50 gm Of poodle hair were de-oiled using a procedure analogous to that described in Example 1 above. Then the de-oiled poodle hair was treated for 5 hours at room temperature with an aqueous solution of 30 gm thioglycolic acid, which was standardized with sodium hydroxide solution to a pH of 12. The preparation of the solution was effected analogously to that described in Example 1 wherein sodium sulfide was used. The yield was 22 gm of a water-soluble, brown mass. A titrimetric determination with an iodine solution yielded 2.5% of free thiol groups.

EXAMPLE 3

The waving tests for untreated human hair were carried out in the following manner, both with and without the addition of keratein prepared as described above.

A cold permanent waving lotion had the following composition:

Thioglycolic acid           60 gmAmmonia                     70 gmCondensation product of C12 to C18fatty alcohol mixture with 8 to 10 molsof ethylene oxide           40 gmPerfume oil                 5 gmDye                         3 gmKeratein                    60 gmWater added to bring the total weight up to                       1000 gmA fixing lotion was prepared from the following:Hydrogen peroxide (30%)     60 gmCondensation product of C12 to C18 fattyalcohol mixture with 8 to 10 mols ofethylene oxide              70 gmPerfume oil                 5 gmDye                         3 gmWater added to bring the total weight up to                       1000 gm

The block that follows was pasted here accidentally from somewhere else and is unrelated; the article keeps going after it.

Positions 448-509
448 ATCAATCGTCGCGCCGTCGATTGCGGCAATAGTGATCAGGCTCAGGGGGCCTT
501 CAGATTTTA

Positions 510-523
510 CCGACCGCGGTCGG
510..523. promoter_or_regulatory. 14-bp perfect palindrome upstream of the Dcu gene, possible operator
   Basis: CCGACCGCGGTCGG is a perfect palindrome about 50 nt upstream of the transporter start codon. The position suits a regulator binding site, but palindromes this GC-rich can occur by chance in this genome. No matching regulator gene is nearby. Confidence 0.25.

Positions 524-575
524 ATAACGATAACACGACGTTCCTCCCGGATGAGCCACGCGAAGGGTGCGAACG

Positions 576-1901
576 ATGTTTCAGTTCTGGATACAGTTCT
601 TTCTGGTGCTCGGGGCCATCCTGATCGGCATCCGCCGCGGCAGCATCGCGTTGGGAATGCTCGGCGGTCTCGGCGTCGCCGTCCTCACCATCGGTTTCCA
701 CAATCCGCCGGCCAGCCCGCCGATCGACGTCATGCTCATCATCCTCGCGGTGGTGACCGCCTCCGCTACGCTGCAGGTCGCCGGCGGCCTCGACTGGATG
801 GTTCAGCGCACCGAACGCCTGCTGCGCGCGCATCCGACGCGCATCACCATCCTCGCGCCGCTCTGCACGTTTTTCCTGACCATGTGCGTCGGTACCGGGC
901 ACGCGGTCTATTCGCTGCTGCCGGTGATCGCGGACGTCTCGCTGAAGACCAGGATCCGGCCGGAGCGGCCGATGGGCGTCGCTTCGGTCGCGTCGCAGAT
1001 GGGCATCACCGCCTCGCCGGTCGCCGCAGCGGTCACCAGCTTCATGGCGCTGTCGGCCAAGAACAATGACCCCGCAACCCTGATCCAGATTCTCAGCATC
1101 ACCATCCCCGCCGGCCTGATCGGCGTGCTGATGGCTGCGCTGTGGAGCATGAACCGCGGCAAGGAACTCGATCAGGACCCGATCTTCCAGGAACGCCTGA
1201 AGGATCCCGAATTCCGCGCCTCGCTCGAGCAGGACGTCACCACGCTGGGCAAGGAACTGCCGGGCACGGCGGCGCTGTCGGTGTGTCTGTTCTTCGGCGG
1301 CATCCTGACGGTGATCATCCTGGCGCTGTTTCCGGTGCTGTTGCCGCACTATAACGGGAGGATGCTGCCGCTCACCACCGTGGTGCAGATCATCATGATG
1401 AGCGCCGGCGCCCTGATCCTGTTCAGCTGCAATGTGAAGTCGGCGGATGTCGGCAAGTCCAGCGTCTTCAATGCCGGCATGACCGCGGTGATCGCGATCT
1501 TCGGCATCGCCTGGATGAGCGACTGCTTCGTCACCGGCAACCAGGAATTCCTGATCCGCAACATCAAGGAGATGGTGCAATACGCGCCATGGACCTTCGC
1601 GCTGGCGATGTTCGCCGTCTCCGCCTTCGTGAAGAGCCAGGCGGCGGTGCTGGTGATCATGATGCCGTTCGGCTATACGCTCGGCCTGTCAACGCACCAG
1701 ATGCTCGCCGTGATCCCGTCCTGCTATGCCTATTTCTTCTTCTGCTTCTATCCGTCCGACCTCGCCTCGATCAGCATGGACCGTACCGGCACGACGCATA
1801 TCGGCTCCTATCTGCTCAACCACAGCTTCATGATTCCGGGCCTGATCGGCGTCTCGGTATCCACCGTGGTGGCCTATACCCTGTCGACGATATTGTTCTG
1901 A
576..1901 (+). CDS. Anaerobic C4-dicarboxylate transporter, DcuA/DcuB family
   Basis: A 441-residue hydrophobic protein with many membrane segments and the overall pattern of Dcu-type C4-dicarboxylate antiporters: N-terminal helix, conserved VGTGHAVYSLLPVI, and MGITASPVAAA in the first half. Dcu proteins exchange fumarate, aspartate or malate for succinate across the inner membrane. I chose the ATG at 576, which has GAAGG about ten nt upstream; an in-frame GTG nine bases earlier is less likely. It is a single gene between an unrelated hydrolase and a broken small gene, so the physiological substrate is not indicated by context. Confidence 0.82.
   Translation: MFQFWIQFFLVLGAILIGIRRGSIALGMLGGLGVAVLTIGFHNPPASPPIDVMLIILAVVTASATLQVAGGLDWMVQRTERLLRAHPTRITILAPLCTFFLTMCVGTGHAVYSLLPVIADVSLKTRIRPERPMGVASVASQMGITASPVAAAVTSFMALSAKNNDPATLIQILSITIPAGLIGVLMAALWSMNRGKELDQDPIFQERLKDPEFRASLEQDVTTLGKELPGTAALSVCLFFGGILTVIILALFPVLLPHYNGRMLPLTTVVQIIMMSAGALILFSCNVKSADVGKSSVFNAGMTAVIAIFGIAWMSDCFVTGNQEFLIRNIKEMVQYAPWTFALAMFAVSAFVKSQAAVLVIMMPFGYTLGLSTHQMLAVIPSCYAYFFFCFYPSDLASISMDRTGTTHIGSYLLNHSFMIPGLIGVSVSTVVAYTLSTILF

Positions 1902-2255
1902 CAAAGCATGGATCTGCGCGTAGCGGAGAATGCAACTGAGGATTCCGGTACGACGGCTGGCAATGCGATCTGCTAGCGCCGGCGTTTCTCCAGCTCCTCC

For the hair waving treatment, normal untreated blond hair was saturated at room temperature with the keratein-containing waving lotion and subjected for 30 minutes to the action of the lotion. After treating the hair at room temperature for 10 minutes with the fixing lotion the hair was washed and dried. This treatment was effected 15 times in succession. For comparison, untreated hair was subjected for 30 minutes to a corresponding cold waving lotion, but without addition of keratine; subsequently fixed for 10 minutes; and washed and dried. This treatment was likewise repeated 15 times without the addition of keratein. Testing and comparison of the treated hair showed the following results: